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ATLANTIC BASIN IRON WORKS

ATLANTIC BASIN IRON WORKS

WITH the rapid development of overseas traffic to and from the port of New York there has come a stimulation of marine activities in every branch of business relating to the building, repair and equipment of steamships. In Brooklyn, especially, there are located many works and plants which have established for themselves the highest reputation for the quality of their workmanship and their extensive facilities, enabling them to respond promptly to the increasing demands for their services.

Among enterprises of this kind, one which has long been famed for the quality of its work is the Atlantic Basin Iron Works, which, with a most complete plant fully equipped for all the diver-sified activities appropriate to modern marine requirements, carry on an extensive business as en-gineers, boiler makers and manufacturers.

The work of this company is conducted upon modern methods and the plant has every machine and appliance which can in any way improve or expedite the work. All the work is done under the most expert supervision, and in the line of engine building and repairing the plant, with its workmen of exceptional ability, and the skillful supervision of expert engineers, is prepared to meet demands for the repair of marine engines of every make and style. Careful estimates are made and contracts executed for the complete steam equipment of steamships of all kinds, adapted to every kind of fuel.

The plant is also noted for the exceptional work done in the building and repair of boilers of all types. The company's own make of boilers has established a reputation for exceptional efficiency, and many of the vessels using the port of New York owe to the Atlantic Basin Iron Works the success they have attained by their excellent engine and boiler equipment.

The company has facilities for prompt service in the supplying of heavy forgings for all purposes, made and finished in the best and most durable workmanship; iron and brass castings of any size or pattern required; and copper specialties of every kind in any needed quantity. In ;ach of these departments mechanics of special skill are employed, with every facility for efficient and rapid work. The work is carried on under the most expert supervision, and its uniform excellence is thus maintained.

Among the marine developments of our time none is of more vital interest than the constantly increasing adaptation of the Diesel motor to marine use. For vessels to which it can be readily adapted it presents superior attractions in economy and speed, and new adaptations of the Diesel idea are constantly being made to vessels of varied types and tonnages. One of the special branches of the work carried on by the Atlantic Basin Iron Works is the making of repairs to Diesel motors, in the best and most expeditious manner.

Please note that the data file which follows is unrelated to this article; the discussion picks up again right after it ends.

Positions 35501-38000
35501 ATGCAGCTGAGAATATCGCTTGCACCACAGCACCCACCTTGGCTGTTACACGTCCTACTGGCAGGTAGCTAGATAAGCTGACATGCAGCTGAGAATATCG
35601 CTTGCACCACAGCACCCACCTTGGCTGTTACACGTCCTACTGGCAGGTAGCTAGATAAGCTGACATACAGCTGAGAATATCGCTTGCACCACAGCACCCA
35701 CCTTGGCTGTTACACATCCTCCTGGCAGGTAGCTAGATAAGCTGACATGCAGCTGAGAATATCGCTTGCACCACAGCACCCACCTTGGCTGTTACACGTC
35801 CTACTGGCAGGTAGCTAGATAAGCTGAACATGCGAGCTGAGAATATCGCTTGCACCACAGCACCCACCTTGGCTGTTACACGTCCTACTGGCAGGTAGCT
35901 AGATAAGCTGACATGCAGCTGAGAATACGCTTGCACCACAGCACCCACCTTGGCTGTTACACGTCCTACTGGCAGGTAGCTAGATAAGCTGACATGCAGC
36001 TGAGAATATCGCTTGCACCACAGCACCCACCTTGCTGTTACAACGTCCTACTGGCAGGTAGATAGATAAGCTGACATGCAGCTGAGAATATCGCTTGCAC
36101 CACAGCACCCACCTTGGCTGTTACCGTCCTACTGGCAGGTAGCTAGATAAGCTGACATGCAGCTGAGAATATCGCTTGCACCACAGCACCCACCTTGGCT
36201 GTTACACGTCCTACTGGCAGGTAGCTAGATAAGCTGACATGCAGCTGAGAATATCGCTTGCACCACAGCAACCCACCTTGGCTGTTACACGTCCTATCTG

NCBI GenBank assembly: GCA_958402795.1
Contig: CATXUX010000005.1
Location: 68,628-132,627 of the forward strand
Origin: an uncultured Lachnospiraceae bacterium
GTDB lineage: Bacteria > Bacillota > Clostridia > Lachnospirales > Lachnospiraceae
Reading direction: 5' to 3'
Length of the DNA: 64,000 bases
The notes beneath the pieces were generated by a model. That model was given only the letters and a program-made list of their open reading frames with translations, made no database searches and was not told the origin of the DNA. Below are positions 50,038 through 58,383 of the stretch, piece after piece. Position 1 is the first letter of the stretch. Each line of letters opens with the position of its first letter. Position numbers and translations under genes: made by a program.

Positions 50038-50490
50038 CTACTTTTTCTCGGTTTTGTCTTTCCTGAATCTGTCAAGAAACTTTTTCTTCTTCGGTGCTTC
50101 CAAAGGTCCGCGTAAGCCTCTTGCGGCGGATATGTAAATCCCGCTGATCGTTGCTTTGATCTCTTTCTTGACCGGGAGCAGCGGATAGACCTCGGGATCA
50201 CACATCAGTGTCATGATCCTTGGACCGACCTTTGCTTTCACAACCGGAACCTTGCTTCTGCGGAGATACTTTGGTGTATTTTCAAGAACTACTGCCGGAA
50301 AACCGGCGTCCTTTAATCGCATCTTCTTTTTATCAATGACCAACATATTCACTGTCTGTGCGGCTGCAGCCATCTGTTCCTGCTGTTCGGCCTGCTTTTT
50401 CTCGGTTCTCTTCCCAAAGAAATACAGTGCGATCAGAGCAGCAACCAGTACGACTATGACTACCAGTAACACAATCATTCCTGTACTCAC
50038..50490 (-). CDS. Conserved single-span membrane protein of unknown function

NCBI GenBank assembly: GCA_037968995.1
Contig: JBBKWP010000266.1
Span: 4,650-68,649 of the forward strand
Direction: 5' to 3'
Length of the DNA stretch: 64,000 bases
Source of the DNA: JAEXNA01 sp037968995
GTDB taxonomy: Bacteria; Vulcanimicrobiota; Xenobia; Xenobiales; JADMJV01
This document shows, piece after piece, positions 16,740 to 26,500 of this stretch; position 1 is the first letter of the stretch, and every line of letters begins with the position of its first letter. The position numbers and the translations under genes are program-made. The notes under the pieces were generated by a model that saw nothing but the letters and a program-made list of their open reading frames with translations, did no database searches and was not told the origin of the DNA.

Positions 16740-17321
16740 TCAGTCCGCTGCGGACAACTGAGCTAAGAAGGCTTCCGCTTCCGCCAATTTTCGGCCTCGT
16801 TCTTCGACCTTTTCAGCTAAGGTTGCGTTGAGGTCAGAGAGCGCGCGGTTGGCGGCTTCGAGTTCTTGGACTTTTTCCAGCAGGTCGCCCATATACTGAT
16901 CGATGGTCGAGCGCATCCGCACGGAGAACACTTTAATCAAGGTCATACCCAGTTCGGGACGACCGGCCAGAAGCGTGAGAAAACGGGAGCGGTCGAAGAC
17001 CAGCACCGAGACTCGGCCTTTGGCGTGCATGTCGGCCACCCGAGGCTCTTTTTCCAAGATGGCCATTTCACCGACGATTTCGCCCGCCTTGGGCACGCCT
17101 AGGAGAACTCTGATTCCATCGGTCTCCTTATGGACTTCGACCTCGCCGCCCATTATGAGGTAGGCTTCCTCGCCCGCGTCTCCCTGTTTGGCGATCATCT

Another special branch of work for which the Atlantic Basin Iron Works has gained special prominence is that of the building and proper in-stallation of cold storage plants such as now form an important feature of the equipment of all liners and of many independent steamships. There are few features of vessel equipment which yield a greater proportionate return in comfort and economy than a well-equipped refrigerating plant, which, once installed, is of very little operating expense compared to the service it performs.

At the time when the World War began the question of the comparative merit of oil and coal as fuel under boilers was still in the realm of con-troversy. But during the course of the war, when tonnage was scarce and coal mounted to unprec-edented prices, and even then was hard to procure, the use of oil fuel increased by leaps and bounds. The much decreased space used for bunkers on vessels using oil fuel, releasing increased stowage, capacity or passenger accommodations, the reduction of stoking force in the boiler room, the increased cleanliness and absence of ashes, the more even generation of steam and reduction of time needed for bunkering, led shipowners in large numbers to decide on transforming their vessels from coal-burning to oil-burning. The Atlantic Basin Iron Works has made a specialty of this work and is unsurpassed in ability in oil-fuel equipment and installation.

The company are agents for the "Kinghorn" multiplex valve, and they also do carpenter, joiner and electrical work.

 
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